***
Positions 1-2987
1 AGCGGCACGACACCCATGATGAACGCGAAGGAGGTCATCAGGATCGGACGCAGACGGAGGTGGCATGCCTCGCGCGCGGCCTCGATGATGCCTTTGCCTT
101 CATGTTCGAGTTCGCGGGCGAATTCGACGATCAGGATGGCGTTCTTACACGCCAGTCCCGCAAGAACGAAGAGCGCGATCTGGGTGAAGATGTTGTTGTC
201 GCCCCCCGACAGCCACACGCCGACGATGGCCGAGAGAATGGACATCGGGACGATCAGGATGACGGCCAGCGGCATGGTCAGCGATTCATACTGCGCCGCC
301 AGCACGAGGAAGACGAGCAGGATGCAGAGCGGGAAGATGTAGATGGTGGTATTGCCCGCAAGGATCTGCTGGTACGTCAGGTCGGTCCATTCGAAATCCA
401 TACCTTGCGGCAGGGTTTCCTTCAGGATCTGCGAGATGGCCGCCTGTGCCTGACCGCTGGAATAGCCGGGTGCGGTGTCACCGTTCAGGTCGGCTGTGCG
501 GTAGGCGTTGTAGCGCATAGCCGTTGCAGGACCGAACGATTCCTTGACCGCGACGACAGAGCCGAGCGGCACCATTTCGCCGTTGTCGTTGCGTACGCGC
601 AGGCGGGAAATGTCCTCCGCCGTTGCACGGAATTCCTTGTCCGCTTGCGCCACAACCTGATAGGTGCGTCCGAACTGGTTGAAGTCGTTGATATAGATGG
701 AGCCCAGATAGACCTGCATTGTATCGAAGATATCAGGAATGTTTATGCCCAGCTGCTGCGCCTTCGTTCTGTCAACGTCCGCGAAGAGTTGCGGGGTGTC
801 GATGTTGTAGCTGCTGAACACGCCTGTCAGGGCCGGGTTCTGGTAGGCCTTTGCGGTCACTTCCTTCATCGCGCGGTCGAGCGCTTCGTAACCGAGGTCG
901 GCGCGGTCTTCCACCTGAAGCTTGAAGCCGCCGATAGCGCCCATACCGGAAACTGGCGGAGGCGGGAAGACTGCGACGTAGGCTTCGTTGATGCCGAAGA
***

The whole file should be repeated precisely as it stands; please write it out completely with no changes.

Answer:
Positions 1-2987
1 AGCGGCACGACACCCATGATGAACGCGAAGGAGGTCATCAGGATCGGACGCAGACGGAGGTGGCATGCCTCGCGCGCGGCCTCGATGATGCCTTTGCCTT
101 CATGTTCGAGTTCGCGGGCGAATTCGACGATCAGGATGGCGTTCTTACACGCCAGTCCCGCAAGAACGAAGAGCGCGATCTGGGTGAAGATGTTGTTGTC
201 GCCCCCCGACAGCCACACGCCGACGATGGCCGAGAGAATGGACATCGGGACGATCAGGATGACGGCCAGCGGCATGGTCAGCGATTCATACTGCGCCGCC
301 AGCACGAGGAAGACGAGCAGGATGCAGAGCGGGAAGATGTAGATGGTGGTATTGCCCGCAAGGATCTGCTGGTACGTCAGGTCGGTCCATTCGAAATCCA
401 TACCTTGCGGCAGGGTTTCCTTCAGGATCTGCGAGATGGCCGCCTGTGCCTGACCGCTGGAATAGCCGGGTGCGGTGTCACCGTTCAGGTCGGCTGTGCG
501 GTAGGCGTTGTAGCGCATAGCCGTTGCAGGACCGAACGATTCCTTGACCGCGACGACAGAGCCGAGCGGCACCATTTCGCCGTTGTCGTTGCGTACGCGC
601 AGGCGGGAAATGTCCTCCGCCGTTGCACGGAATTCCTTGTCCGCTTGCGCCACAACCTGATAGGTGCGTCCGAACTGGTTGAAGTCGTTGATATAGATGG
701 AGCCCAGATAGACCTGCATTGTATCGAAGATATCAGGAATGTTTATGCCCAGCTGCTGCGCCTTCGTTCTGTCAACGTCCGCGAAGAGTTGCGGGGTGTC
801 GATGTTGTAGCTGCTGAACACGCCTGTCAGGGCCGGGTTCTGGTAGGCCTTTGCGGTCACTTCCTTCATCGCGCGGTCGAGCGCTTCGTAACCGAGGTCG
901 GCGCGGTCTTCCACCTGAAGCTTGAAGCCGCCGATAGCGCCCATACCGGAAACTGGCGGAGGCGGGAAGACTGCGACGTAGGCTTCGTTGATGCCGAAGA